Our Vicodin addiction rehab program in San Antonio, TX, treats patients who are suffering from the long-term effects of Vicodin abuse. Vicodin is an opioid painkiller. Opioids produce morphine-like effects and are primarily used for pain relief, including anesthesia. Vicodin combines a narcotic pain reliever (hydrocodone) with acetaminophen, a non-opioid pain reliever available over the counter.
Physicians prescribe Vicodin to treat moderate or severe pain, which during the normal healing process after injury or surgery will go away. Although Vicodin can help pain sufferers, it can also lead to addiction. Suddenly stopping, especially after prolonged use or with higher doses, can cause unpleasant opioid withdrawal symptoms.
Vicodin Short-Term Effects
According to the web article “The Effects of Vicodin Use” on Drugabuse.com, the presence of the hydrocodone opioid leads to “effects that are similar to other opiates like morphine and heroin.” Its short-term effects occur when the substance enters the body and attaches itself to the body’s opioid receptors in the brain, the spinal cord, the gastrointestinal tract, and other organ systems.
The immediate effects are pain relief, suppression of the cough reflex, and a feeling of euphoric calm and relaxation. Those effects are present in all users—patients who have prescriptions, as well as those abusing Vicodin. Abusers tend to view prescription drugs as a safer alternative to buying heroin on the street. That perception is dangerous. Vicodin overdose can result in loss of consciousness, respiratory failure, and death.
Vicodin Addiction Problems
Using Vicodin over time builds up a tolerance. When used as a pain reliever, Vicodin users will need higher or more frequent doses to achieve the same pain relief. This tolerance can lead to increased use and addiction.
People addicted to Vicodin have resorted to falsifying or modifying doctors’ prescriptions, making fraudulent calls to their pharmacy, or seeking prescriptions from multiple physicians. There is also an illegal prescription drug source ranging from street dealers to physicians who have been arrested for trafficking in opioids.
Withdrawal Symptoms Associated with Sudden Abstinence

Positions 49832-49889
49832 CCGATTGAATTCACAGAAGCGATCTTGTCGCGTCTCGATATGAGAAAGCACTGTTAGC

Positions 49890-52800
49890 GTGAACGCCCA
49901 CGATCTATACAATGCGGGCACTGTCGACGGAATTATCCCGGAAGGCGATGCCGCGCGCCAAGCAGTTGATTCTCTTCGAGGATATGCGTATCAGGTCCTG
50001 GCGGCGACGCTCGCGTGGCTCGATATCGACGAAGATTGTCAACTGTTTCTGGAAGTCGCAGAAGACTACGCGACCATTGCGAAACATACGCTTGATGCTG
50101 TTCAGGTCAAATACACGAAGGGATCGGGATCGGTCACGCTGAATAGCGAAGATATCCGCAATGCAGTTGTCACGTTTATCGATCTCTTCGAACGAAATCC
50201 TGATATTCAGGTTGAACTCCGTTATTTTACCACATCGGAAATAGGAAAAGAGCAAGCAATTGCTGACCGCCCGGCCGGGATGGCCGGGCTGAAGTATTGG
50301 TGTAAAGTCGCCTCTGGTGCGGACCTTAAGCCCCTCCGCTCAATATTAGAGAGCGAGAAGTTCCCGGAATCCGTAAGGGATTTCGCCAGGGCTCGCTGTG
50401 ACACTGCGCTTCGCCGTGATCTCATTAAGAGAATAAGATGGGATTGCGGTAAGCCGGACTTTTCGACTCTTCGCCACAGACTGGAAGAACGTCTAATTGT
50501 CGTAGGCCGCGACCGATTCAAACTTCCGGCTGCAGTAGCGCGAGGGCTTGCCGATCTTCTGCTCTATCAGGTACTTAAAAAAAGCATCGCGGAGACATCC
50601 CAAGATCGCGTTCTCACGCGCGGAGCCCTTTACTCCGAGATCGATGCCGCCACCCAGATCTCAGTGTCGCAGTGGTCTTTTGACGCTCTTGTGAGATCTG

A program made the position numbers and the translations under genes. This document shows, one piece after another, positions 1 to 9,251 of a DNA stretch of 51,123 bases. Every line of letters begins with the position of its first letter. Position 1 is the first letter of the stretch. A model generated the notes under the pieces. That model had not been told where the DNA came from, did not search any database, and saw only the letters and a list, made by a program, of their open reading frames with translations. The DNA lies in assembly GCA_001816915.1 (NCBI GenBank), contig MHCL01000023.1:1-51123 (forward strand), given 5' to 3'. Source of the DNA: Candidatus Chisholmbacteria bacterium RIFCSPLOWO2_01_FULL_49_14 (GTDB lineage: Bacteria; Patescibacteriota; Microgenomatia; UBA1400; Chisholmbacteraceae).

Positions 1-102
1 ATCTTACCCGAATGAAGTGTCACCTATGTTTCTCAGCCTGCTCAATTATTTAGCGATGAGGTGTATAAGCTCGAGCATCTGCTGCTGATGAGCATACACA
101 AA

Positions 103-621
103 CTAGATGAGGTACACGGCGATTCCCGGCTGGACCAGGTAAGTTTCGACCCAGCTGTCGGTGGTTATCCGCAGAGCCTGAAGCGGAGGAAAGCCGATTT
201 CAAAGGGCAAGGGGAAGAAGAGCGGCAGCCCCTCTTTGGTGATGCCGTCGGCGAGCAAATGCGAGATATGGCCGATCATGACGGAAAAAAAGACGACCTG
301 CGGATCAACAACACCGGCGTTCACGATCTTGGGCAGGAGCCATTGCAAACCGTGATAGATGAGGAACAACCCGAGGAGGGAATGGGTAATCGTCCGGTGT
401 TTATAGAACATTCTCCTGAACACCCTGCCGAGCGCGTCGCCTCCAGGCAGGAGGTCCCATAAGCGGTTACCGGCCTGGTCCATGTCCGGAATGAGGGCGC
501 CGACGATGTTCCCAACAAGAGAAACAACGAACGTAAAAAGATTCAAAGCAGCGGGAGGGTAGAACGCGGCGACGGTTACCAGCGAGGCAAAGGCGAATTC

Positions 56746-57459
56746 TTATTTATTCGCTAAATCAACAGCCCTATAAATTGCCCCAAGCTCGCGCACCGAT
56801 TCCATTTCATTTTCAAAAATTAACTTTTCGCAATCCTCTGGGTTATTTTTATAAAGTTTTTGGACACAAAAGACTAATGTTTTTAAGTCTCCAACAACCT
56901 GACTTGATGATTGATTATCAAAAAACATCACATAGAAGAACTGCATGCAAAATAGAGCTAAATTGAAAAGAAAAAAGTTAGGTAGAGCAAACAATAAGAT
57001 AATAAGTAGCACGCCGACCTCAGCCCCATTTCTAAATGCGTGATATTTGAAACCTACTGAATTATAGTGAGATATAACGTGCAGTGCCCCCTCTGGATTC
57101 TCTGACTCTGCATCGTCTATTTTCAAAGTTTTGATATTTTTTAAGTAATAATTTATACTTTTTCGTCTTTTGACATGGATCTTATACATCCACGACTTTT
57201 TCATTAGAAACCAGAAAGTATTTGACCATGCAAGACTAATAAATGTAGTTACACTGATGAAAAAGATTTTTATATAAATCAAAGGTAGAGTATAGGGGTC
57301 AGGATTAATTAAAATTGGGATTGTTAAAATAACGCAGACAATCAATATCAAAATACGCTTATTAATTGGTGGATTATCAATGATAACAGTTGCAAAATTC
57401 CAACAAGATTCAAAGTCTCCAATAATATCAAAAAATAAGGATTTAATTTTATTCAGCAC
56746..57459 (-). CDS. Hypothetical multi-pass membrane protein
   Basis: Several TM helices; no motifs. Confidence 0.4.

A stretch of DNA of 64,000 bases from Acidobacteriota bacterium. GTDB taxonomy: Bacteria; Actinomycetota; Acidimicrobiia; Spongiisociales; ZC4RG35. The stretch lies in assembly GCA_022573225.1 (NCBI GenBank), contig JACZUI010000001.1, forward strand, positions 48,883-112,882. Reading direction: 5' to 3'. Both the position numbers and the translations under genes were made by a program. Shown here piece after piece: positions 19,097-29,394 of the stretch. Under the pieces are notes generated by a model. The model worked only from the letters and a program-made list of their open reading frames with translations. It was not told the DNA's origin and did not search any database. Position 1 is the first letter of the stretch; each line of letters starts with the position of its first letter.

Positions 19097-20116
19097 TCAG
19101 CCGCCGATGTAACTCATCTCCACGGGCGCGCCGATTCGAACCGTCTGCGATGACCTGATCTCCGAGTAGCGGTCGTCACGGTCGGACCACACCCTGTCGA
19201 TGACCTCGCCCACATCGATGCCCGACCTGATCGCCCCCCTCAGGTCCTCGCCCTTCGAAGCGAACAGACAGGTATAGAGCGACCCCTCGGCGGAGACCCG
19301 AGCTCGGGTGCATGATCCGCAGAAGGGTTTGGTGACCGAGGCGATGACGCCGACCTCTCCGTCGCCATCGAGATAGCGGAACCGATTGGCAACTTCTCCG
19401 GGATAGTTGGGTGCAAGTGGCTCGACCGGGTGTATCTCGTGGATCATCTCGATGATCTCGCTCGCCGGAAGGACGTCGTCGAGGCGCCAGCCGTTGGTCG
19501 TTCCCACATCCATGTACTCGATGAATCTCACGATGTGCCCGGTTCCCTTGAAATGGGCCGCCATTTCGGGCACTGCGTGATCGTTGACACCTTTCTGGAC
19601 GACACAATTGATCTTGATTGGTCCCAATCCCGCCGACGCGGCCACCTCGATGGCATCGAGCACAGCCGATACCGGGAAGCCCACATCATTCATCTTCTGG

Vicodin withdrawal symptoms mirror those associated with heroin withdrawal. They include general body pain with discomfort, restlessness, and trouble sleeping. Gastrointestinal symptoms include nausea, vomiting, diarrhea, and accompanying poor appetite.
An opioid detox center in San Antonio, TX, can help you get through some of these harsh effects.
Long-Term Effects of Vicodin Abuse
Addiction aside, there are also long-term effects of Vicodin use. The drug can produce a number of troubling side effects—nausea, headache, confusion, etc.—which quickly dissipate after the drug leaves the system. However, the long-term effects of Vicodin can impair the user’s overall health in a number of ways:
- The high level of acetaminophen, the non-opioid in Vicodin, is damaging to the liver. Extended Vicodin use over time can lead to irreversible scarring, liver dysfunction, and eventual liver failure.
- Vicodin also slows the respiratory reflex. This can cause respiratory infections and other serious lung problems.
- Vicodin affects the gastrointestinal function. The results can be chronic constipation, leading to other serious health conditions, including permanent damage to the intestinal tract.
- Vicodin users experience difficulty in urinating, which can lead to infections in the urinary tract. Left untreated, urinary infections can progress to the kidneys. Kidney damage can be life-threatening.
- Other side effects include hearing loss, cardiovascular damage, reproductive problems, and risks associated with pregnancy.
San Antonio Recovery Center’s Drug Rehab Program
We have addressed the long-term effects of Vicodin abuse. At San Antonio Recovery Center, our addiction treatment programs focus on your recovery, and our compassionate professionals tailor them to your specific needs.
Call us at 866.957.7885 so that you can begin your journey to recovery. Don’t let addiction control your life. Take charge now.